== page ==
‘This is my lifestyle. Work work work then go home.’
– conversation among strangers, Bristol Harbour.
I wake up in Jackson’s front room in Easton, north-east Bristol. It’s been a warm and cosy welcome from the city so far, a distinctively laid-back, liberal place that stands out for its cool, calm bustle and plethora of ambitious street art. It’s a vision of what British cities could be. Much of its built environment is similar to other cities, from the terraced townhouses of Victorian family life to the technocratic Austin Maxi utopias of car-centred road planning. The malls like Cabot Circus could have been built in any other city south of Aberdeen and north of Southampton, and the regenerated harboursides with their cobbled paths, hipster boozers and art galleries are lovely but, in fairness, nothing unusual. No, wandering around Bristol yesterday as the afternoon became the evening, I encountered a city that charmed me with its ambience and mood. Music, art and conversation felt not simply possible here, but inevitable; freely created, exchanged and shared. There’s life all about the place. It feels like it would be a very hard town to be parochial, bigoted, or just plain dull in. That is wonderful.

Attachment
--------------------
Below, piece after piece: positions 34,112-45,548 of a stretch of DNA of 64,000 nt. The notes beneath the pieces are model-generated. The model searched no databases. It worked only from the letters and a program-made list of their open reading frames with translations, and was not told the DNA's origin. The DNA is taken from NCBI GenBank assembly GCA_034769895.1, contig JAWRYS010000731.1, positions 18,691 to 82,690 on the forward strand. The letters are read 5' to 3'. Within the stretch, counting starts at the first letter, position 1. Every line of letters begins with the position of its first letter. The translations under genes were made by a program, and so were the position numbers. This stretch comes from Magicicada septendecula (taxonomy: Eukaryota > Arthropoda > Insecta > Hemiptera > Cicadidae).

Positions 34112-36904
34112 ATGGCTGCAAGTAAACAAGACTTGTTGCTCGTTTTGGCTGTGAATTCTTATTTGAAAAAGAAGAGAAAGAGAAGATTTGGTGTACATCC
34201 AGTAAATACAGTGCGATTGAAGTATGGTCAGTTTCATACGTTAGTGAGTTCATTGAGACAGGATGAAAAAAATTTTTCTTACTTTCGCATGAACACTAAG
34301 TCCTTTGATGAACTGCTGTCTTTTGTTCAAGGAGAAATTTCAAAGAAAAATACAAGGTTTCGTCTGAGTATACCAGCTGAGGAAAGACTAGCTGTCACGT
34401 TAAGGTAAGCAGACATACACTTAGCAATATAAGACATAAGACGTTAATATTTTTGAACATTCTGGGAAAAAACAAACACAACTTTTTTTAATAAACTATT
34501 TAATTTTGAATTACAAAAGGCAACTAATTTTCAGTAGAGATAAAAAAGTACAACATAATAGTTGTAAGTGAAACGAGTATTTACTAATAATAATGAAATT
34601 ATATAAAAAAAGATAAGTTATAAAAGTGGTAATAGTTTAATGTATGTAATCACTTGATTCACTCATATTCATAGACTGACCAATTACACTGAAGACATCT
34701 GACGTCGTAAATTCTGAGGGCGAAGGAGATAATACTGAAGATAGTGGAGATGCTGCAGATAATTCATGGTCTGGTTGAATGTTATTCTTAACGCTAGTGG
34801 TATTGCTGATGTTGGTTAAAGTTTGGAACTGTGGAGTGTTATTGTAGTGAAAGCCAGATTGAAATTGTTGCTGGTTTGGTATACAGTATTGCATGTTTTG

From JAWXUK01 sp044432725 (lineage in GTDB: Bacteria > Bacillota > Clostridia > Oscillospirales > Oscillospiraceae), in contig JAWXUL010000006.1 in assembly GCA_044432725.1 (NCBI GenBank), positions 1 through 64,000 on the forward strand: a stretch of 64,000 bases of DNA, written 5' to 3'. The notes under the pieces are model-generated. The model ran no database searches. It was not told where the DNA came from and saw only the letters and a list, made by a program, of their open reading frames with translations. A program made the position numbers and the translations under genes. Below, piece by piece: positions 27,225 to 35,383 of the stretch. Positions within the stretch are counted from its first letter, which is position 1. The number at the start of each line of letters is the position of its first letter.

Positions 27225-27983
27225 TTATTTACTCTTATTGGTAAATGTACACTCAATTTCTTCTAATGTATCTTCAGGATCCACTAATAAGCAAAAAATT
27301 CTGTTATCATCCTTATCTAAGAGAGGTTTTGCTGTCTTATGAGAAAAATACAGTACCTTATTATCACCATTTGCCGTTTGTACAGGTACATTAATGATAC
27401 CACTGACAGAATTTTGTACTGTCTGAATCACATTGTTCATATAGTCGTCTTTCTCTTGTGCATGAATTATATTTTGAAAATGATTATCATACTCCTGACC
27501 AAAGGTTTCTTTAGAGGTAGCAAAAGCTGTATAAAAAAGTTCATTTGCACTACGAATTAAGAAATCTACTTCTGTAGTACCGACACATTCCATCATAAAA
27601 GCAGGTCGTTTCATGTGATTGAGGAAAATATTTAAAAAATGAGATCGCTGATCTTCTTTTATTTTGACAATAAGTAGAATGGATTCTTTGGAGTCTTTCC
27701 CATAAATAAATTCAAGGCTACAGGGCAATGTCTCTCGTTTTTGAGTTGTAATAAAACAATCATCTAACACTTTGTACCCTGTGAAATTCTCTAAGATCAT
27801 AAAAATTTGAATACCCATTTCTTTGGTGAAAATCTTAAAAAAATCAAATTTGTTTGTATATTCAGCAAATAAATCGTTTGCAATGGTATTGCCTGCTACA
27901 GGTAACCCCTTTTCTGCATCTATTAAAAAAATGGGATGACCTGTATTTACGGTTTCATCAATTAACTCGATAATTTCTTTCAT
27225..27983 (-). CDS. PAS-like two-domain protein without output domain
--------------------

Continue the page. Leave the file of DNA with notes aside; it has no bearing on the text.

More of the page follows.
Jackson dashes out after improbably little sleep to help a friend decorate. I’m realising that the older I get, the less I can tolerate less than six hours’ kip. There was a time when I’d go to work with little more than five, ready to hit the high-stress coalface and attempt to prove some kind of validity and worth in places where having no personal life or weird anxiety tics were positive signs of personal commitment. You get em! Now I can sleep in ‘til nine or eleven if I choose. Bristol’s my business, and my CV’s so chequered that I’m no longer burdened with the delusion of aspirational employment. These travels are taking place in a hole in time, sustained by small pots of money that come with conditions whose implications I’m ignoring right now, as I climb into my least-smelly clothes whilst sipping a herbal tea. Untethered to a deadline or obligation, to a pressure to pay an inflated bill or appease a miserable boss.